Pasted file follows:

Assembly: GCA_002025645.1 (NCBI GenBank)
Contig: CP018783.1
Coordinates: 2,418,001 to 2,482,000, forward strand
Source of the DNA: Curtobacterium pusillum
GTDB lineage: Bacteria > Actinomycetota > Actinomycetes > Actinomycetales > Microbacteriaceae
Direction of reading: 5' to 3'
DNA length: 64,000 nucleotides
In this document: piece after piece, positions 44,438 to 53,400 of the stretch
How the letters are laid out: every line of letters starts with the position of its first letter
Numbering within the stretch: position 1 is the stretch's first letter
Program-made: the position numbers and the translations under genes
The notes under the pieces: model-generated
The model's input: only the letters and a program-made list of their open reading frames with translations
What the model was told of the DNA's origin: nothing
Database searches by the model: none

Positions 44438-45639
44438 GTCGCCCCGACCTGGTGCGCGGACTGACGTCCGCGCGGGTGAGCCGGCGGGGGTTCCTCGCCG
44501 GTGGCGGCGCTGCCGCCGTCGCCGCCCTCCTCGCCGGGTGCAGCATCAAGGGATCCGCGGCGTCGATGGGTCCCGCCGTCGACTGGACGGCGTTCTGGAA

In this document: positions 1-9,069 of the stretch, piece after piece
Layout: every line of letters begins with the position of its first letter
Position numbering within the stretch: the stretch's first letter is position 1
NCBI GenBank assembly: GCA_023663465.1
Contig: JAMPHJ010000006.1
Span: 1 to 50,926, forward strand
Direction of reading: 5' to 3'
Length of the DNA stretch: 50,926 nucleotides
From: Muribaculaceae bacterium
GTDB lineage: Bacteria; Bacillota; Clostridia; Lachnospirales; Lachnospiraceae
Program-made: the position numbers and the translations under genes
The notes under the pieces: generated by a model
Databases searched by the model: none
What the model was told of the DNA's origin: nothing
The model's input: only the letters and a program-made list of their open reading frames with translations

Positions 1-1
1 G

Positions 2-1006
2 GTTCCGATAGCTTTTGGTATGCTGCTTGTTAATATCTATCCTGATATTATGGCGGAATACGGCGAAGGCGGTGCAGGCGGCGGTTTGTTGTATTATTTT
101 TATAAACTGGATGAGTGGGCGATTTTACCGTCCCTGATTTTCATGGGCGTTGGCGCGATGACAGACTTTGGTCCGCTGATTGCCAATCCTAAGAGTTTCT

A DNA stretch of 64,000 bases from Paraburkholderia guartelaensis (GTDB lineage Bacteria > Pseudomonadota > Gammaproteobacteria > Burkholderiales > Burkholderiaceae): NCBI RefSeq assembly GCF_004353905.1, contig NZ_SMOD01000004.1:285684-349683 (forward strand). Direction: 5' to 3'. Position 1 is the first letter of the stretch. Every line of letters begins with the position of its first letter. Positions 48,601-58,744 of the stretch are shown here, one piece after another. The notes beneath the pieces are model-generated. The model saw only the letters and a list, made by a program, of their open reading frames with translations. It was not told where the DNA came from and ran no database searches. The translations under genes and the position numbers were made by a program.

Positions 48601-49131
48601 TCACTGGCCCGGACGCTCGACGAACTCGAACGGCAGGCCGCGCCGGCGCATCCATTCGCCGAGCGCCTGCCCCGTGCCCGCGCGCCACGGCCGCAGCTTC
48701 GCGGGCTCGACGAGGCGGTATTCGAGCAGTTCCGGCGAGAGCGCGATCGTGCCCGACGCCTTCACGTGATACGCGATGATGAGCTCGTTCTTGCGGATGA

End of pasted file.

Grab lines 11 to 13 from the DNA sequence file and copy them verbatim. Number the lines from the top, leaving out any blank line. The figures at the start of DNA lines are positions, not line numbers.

Program-made: the position numbers and the translations under genes
The notes under the pieces: model-generated
The model's input: only the letters and a program-made list of their open reading frames with translations